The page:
© Courtesy the artist


Christine Borland (1965 – )


61 X 47 CM
Accession number


This series of etchings stems from a nine-month fellowship that Christine Borland undertook at the University of Glasgow’s Social and Public Health Sciences Unit between 1998-99. Her research led her to a pocket book copy of the early, influential Herbal written by Leonard Fuchs, De Historia Stirpium [The History of Plants], published in 1542. The fly leaf had been annotated in the 1550s by the Reverend Mark Jameson, a student who was then serving as Rector's Deputy (at that time the University was closely connected to the adjacent Cathedral). Jameson’s notes contained an idea for a new, specialised University Physic Garden, and included among his list of plants were a number of species believed to induce premature contractions in pregnant women. Surrounded by a scientific and academic community, Borland expanded on her findings through paper works, sculpture and installation.

In this portfolio of etchings, The History of Plants According to Women, Children and Students (2002), Borland visualises Jameson’s list on the basis of woodcut illustrations from Fuchs’ History of Plants. However, Borland’s alternative history focuses on the unnamed figures behind the historical documents. She summons up the tradition of employing woman and children to hand-colour plates for books, and redresses the fact that, unlike the artist or engraver, these craftspeople were not credited. Whereas Fuchs mentions the artist and engravers of his illustrations in the introduction to his History of Plants, the titles of Borland’s etchings only credit the colourist - from a group of women attending a public drawing class at the Royal Botanical Gardens Edinburgh; no other hand in the drawings’ manufacture is identified.

The etchings are printed on identically sized paper, which is yellowed, evoking aged pages from a sheaf of archaic illustrations. The plants are uprooted, floating in the middle of the paper; they are lightly coloured and tonally similar, but the untutored techniques vary gently from one print to another. Black Spleenwort was traditionally used to treat sickness of the spleen - a custom derived from the spleen-shaped pattern on the back of the leaves, and Anna Ferguson has paid particular attention to the shadows on the underside of the fronds. So too Stephanie Byron picks out the different shades on either side of the poisonous Birthwort’s heart-shaped leaves. Michelle Daniels has caught the delicacy of Savory’s lilac flowers, in contrast to the heavier colouring of the hairy root below. Denise The accentuates the sinister root of the highly poisonous Forking Larkspur: it is long and dwindling in form, but darkening in colour beneath pretty blue-hooded flowers. Hogs Fennel is a rare plant in Britain, growing in East Kent and North Essex, and is characterised by the strong sulphurous smell of its root - hinted at by Rebecca Conway’s all-over cloudy palette. Christine Borland has herself coloured the etching of Juniper, its tuft of roots left pale and wispy beneath a tangle of round leaves where darker dabs indicate shadows.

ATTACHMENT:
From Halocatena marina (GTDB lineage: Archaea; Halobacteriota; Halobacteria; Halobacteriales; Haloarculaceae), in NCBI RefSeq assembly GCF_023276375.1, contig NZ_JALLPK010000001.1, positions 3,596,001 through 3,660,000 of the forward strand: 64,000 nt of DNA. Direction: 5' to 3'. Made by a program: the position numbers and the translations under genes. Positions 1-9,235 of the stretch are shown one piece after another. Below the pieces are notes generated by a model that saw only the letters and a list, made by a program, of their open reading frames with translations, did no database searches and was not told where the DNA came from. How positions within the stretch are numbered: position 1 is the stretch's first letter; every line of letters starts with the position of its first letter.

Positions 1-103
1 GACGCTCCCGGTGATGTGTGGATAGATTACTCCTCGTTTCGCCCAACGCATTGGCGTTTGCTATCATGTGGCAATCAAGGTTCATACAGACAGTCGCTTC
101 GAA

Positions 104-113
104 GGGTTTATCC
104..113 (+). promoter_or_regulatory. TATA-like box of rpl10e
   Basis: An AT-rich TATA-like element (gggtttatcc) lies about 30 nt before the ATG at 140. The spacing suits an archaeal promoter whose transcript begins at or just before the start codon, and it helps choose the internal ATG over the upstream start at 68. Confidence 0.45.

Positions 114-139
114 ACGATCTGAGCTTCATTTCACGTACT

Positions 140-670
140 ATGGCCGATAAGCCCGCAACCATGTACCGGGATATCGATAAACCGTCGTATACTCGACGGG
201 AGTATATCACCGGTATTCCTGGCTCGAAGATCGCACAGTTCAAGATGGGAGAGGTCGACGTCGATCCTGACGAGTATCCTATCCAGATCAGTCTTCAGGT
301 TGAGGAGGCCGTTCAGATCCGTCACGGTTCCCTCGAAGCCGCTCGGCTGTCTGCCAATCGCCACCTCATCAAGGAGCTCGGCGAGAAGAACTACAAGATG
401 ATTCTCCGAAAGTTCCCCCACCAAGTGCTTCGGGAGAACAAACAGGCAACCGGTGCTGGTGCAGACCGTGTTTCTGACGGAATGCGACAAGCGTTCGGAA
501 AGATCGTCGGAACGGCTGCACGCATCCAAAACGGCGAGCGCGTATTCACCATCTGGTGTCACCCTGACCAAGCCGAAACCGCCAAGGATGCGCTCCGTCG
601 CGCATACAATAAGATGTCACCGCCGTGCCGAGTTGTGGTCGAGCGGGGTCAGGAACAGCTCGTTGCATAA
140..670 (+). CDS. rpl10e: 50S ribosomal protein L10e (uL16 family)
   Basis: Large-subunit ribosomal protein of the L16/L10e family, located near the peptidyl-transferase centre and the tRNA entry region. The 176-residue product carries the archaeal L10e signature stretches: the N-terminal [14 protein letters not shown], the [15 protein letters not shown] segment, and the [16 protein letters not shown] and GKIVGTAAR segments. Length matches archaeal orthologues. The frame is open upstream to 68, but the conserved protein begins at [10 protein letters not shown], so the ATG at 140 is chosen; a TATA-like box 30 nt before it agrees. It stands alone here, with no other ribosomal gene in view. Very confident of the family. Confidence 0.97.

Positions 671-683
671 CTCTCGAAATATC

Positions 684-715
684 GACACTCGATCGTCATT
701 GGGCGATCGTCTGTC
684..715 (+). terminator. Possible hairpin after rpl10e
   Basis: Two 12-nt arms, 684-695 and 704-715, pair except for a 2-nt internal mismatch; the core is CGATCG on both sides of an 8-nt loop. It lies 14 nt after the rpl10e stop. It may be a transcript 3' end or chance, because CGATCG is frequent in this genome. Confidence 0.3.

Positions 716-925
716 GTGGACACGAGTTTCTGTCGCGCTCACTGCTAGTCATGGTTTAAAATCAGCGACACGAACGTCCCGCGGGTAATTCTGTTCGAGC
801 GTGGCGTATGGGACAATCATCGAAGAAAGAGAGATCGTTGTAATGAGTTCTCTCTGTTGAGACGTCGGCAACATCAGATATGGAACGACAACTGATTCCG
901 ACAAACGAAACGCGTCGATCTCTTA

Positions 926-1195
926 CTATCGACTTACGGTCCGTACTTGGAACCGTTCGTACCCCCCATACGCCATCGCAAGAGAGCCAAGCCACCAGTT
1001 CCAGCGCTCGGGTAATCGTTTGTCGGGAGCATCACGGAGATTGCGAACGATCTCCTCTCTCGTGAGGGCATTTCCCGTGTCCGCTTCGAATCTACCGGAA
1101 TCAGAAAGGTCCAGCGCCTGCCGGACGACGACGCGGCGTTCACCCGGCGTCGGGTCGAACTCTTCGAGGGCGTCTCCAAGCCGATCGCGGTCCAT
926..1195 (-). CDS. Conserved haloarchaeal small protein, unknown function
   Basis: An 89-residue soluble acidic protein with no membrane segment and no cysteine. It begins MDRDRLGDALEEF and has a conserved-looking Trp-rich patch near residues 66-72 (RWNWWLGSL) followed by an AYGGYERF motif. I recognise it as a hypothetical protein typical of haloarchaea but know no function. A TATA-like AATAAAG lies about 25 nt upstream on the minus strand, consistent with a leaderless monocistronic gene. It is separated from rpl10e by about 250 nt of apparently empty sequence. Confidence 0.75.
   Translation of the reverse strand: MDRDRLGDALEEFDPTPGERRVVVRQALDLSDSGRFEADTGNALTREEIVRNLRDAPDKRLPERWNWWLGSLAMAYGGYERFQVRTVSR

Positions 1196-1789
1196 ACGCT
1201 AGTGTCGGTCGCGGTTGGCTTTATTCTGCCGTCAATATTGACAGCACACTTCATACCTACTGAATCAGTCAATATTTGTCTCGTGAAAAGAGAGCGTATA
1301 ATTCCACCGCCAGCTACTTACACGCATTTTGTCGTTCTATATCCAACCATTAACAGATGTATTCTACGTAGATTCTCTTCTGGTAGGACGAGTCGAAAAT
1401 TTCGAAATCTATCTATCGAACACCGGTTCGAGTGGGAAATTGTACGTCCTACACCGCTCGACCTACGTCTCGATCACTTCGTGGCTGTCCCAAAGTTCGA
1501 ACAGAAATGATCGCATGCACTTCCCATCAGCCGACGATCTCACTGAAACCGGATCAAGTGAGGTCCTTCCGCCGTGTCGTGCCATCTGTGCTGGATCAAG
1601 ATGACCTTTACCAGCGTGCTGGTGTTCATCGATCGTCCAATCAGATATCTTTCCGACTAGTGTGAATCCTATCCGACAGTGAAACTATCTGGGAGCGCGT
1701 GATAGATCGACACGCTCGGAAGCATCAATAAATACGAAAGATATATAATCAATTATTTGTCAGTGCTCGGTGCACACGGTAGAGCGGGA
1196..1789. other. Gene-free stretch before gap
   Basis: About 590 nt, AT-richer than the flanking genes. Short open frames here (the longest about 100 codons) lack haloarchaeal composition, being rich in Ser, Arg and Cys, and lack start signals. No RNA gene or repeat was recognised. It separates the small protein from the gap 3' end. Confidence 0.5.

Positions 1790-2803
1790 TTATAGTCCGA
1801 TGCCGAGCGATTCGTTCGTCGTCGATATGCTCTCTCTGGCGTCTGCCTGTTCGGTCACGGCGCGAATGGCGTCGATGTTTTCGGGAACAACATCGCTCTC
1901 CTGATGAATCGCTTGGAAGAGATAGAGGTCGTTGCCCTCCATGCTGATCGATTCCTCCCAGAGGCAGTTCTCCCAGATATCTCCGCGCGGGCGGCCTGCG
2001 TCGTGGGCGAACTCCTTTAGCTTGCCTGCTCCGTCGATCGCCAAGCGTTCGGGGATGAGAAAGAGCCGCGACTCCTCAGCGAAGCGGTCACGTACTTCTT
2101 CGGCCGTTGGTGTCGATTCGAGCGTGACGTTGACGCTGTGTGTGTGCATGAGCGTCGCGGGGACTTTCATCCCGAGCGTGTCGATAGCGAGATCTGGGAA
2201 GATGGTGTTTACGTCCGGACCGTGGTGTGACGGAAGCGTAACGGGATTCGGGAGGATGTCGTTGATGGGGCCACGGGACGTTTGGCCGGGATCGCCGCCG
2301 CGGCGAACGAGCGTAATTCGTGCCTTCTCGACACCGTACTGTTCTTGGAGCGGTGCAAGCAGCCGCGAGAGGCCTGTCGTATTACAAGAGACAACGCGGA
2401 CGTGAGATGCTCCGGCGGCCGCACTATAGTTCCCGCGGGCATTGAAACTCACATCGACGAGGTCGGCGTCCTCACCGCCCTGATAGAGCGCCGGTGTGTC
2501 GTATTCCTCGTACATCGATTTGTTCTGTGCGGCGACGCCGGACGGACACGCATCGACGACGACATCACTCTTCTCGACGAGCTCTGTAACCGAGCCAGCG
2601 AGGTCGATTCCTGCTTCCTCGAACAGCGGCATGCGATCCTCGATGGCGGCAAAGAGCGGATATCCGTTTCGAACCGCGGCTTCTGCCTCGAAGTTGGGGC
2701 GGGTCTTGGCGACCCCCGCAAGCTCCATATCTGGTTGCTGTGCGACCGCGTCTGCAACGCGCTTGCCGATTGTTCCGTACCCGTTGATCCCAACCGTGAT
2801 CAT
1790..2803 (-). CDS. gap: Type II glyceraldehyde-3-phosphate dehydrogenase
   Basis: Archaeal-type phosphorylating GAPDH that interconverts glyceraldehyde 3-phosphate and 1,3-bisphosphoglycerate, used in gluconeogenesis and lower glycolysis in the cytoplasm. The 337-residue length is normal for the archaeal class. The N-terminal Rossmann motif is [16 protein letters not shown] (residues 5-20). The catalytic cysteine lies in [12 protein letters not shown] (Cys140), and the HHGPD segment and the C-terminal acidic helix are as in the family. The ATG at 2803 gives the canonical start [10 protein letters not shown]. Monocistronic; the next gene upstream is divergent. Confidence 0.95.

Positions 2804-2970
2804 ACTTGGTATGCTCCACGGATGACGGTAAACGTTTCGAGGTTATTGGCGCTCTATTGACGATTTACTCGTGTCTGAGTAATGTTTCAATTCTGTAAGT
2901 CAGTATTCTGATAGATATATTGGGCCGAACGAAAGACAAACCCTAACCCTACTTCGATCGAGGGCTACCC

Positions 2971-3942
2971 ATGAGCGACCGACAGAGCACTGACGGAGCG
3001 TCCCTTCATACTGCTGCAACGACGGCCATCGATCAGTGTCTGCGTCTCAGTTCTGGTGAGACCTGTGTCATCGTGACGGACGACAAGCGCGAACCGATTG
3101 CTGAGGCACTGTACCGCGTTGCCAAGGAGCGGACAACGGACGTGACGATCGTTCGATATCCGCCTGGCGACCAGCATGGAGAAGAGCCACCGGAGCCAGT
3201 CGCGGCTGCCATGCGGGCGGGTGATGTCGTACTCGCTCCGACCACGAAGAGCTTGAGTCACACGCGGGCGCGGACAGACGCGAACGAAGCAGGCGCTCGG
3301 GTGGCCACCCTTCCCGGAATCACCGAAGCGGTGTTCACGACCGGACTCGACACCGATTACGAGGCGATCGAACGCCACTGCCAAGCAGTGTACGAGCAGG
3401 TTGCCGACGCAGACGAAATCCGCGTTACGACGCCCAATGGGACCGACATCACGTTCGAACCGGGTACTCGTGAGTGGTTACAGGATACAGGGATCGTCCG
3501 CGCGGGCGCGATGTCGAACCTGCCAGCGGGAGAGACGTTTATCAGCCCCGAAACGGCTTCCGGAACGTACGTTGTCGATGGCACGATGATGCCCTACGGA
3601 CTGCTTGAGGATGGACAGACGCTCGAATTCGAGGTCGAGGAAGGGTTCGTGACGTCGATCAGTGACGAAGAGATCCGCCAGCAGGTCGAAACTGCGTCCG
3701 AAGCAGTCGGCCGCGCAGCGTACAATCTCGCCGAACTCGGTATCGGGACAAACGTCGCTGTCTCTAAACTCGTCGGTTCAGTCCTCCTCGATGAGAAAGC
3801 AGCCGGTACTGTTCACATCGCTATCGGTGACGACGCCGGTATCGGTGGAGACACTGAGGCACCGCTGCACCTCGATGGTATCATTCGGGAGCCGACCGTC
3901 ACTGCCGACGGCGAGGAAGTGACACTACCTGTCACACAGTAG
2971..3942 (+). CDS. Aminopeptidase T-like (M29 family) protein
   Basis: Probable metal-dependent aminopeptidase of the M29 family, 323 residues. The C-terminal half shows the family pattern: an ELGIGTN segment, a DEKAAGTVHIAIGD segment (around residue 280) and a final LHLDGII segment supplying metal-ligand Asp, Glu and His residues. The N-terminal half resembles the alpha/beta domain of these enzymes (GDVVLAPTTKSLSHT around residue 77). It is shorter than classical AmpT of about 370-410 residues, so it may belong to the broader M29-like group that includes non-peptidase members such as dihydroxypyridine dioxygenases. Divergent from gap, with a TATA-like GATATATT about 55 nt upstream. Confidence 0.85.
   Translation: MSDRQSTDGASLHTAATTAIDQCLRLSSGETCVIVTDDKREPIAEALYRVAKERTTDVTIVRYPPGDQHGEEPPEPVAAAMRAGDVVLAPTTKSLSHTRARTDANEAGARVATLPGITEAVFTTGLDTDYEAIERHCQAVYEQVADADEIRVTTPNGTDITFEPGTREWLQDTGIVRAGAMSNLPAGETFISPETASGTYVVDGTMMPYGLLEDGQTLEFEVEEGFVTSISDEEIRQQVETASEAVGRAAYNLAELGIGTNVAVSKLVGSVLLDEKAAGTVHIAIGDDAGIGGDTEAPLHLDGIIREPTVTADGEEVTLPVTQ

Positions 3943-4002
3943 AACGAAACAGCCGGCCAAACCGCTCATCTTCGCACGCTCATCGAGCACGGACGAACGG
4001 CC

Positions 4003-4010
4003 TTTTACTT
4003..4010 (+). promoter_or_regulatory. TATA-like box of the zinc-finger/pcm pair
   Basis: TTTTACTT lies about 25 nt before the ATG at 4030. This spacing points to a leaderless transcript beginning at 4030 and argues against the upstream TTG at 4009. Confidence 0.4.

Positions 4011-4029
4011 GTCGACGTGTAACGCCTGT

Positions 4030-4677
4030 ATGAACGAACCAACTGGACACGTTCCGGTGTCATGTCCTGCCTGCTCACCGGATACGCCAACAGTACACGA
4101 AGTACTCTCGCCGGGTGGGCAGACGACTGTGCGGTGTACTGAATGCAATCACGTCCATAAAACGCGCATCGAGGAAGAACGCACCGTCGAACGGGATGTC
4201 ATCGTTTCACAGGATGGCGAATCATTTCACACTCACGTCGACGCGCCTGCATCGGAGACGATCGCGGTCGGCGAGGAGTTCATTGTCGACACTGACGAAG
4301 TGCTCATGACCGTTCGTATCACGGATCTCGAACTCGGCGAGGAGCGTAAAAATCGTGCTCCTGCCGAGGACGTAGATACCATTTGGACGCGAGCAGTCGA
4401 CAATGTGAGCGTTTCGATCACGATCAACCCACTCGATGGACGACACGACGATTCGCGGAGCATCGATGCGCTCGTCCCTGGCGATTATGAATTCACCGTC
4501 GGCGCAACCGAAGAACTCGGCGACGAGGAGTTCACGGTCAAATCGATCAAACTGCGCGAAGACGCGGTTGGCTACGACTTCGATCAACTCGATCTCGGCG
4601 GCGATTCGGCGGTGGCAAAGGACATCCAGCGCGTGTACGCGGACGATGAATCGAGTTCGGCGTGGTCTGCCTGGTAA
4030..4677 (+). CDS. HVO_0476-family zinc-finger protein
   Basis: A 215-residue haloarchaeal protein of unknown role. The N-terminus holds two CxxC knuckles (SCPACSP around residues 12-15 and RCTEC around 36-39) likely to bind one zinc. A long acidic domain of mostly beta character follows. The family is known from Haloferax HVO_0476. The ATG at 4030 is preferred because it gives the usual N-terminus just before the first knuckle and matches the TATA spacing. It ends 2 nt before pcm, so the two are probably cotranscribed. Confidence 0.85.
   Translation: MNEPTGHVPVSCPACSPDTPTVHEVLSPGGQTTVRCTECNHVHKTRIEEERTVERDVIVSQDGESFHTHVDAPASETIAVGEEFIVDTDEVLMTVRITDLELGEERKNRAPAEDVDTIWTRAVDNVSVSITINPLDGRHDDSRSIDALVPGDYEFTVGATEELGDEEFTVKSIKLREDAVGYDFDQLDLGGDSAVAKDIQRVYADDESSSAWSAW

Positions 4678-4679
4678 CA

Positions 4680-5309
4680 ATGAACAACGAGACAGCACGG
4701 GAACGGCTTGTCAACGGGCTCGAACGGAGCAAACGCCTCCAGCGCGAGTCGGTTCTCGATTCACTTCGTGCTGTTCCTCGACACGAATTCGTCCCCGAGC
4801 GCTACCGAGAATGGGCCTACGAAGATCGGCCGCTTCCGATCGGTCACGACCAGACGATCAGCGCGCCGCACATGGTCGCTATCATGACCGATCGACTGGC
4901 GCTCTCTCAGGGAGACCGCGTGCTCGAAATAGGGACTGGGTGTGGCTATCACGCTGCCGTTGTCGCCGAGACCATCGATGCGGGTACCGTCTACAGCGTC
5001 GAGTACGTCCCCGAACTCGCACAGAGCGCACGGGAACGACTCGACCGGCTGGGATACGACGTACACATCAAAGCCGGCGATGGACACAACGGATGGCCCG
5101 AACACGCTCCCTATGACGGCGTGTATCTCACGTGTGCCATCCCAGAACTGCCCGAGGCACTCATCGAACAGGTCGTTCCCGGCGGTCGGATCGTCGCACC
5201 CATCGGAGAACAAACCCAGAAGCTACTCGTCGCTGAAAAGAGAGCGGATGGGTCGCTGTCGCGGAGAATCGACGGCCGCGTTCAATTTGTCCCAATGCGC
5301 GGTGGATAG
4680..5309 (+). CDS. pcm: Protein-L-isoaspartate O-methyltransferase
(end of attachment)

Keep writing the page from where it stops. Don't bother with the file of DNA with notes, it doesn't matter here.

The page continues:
This set of etchings complements a public sculpture commission made to commemorate the University of Glasgow’s 550th anniversary. To be Set and Sown in the Garden (2002) was installed in a green space overlooked by the Hunterian Art Gallery: a series of benches with white ceramic headrests were arranged in reference to the beds used for dissection in mediaeval times. Each headrest was engraved with an illustration of a plant from the garden. Also directly related to Borland’s connection with Glasgow University is her piece, Ecbolic Garden, Winter, first installed in her solo show at the Lisson Gallery in Spring 2001. Here she foregrounded the plants on Jameson’s list that were, at the time, considered ecbolic (able to induce an abortion). These plants were found to be part of a 16th century garden close to the original university in Glasgow, and Borland questions its connection with the medical school. Fifty glass vessels, with shapes suggestive of wombs, were suspended from the ceiling, from variable heights, each containing a leaf that has been bleached and preserved in alcohol. Only a trace of the leaves remained visible. Among these pants were wild parsnip, tongue savory, forking larkspur, juniper, calendula and penny royal - all of which feature inThe History of Plants, According to Women, Children & Students.

Christine Borland: Preserves, Fruitmarket Gallery, Edinburgh 2006
Christine Borland: Progressive Disorder, (exh cat) Dundee Contemporary Arts, Dundee and Book Works, London 2001
Christine Borland, York University Art Gallery, Toronto 2001